If you want to be your own boss, set your own work hours, and never manage a single employee, solopreneurship is the vehicle that can help you achieve that goal.
While it might sound too good to be true, we’ll give you a realistic overview of what it’s like to be a solopreneur (hint: it still requires hard work) and provide a proven step-by-step process to help you become a successful solopreneur.
We’ll also break down the key differences between a solopreneur, an entrepreneur, and a freelancer, and provide a list of successful solopreneurs you can follow for inspiration.
What is a Solopreneur?
A solopreneur is a business owner that does not trade their time for money and has zero employees.
Some common examples of solopreneurs include course creators, content creators, product owners, and affiliate marketers.
Solopreneur vs Entrepreneur vs Freelancer
The main difference between a solopreneur and an entrepreneur is that an entrepreneur may have employees working for them, whereas a solopreneur has no employees.
However, neither solopreneurs nor entrepreneurs trade their time for money.
This is the main difference between a solopreneur and a freelancer.
While both solopreneurs and freelancers operate with zero employees, a freelancer trades their time for money, whereas a solopreneur can sell a deliverable (course, ads, product, etc.) that’s not tied to their time.
As a result, a solopreneur can scale their business infinitely by selling more of the product, whereas a freelancer must raise their hourly rate to scale. So even though both are self-employed, the solopreneur can eventually create a business that generates passive income, whereas a freelancer will always have to work to generate income.
That said, some solopreneurship business models (like content creators and affiliate website owners) require a lot of upfront investment before seeing a dollar. In contrast, freelancers can immediately make money after landing a new client.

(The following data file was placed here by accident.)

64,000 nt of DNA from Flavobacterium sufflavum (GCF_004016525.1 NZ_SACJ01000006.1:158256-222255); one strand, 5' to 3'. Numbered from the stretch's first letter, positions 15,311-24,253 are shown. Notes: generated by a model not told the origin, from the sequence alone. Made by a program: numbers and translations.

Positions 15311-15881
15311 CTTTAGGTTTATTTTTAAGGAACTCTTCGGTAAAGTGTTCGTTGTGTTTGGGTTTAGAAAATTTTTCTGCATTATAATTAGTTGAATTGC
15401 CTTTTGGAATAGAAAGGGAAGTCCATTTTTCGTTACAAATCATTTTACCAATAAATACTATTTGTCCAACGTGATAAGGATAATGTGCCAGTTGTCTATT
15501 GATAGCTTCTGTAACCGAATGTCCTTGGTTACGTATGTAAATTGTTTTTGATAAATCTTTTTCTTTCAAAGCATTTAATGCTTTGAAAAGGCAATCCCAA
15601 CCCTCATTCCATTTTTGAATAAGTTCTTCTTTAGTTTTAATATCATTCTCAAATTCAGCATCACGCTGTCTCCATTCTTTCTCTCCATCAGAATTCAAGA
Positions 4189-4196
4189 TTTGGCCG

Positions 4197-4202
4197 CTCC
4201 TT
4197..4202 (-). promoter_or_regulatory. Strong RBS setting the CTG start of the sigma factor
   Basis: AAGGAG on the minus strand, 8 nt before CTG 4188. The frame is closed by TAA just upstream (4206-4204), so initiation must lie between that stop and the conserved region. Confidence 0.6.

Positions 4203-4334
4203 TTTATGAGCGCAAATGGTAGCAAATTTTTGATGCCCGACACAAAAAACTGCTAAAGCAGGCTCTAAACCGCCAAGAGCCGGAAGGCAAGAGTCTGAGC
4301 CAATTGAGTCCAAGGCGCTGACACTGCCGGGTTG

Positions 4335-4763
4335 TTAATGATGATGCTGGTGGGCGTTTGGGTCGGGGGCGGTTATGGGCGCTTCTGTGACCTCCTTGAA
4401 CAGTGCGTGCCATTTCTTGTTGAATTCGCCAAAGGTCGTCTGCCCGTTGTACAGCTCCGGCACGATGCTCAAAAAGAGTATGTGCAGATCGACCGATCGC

Nevertheless, if you want to own a business that can eventually make passive income without managing employees, solopreneurship is the key to achieving that goal.
Solopreneur Business Ideas
Here are a few of the most popular solopreneur business models you can steal.
Starting an affiliate website is an excellent business model if you’re a digital marketer or web designer.
Essentially, you build an audience and then promote other brands’ products and services to your audience.
When someone from your audience buys that product or service, you receive a commission.
The beauty of this business model is that you never have to interact with the customers. You just send leads to the business, and they automatically pay you a commission of all the sales generated from your audience.
There are two main methods of affiliate marketing:
- You run ads to a landing page and then send those leads to your affiliates. The downside is that you have to spend your money to acquire those leads, so you really have to be excellent at profitably acquiring leads.
- You build a website using SEO and drive organic traffic to your affiliates. While you don’t have to pay anything to acquire these leads, the downside is that it can take months to build an audience through organic SEO.
Here are a few examples of affiliate websites:
While the websites above are businesses with employees, you can run a smaller operation as a solopreneur using the same business model. Or, you can also choose to scale the website into a more established business with full-time employees.
The course creator business model is pretty simple – you record some videos teaching a skill you have and then sell it to people who want to acquire that skill.
Course creation is an excellent business because it requires little upfront investment, and you can sell it infinitely. The tricky aspect of this business model is that customers typically only buy courses from people they consider experts.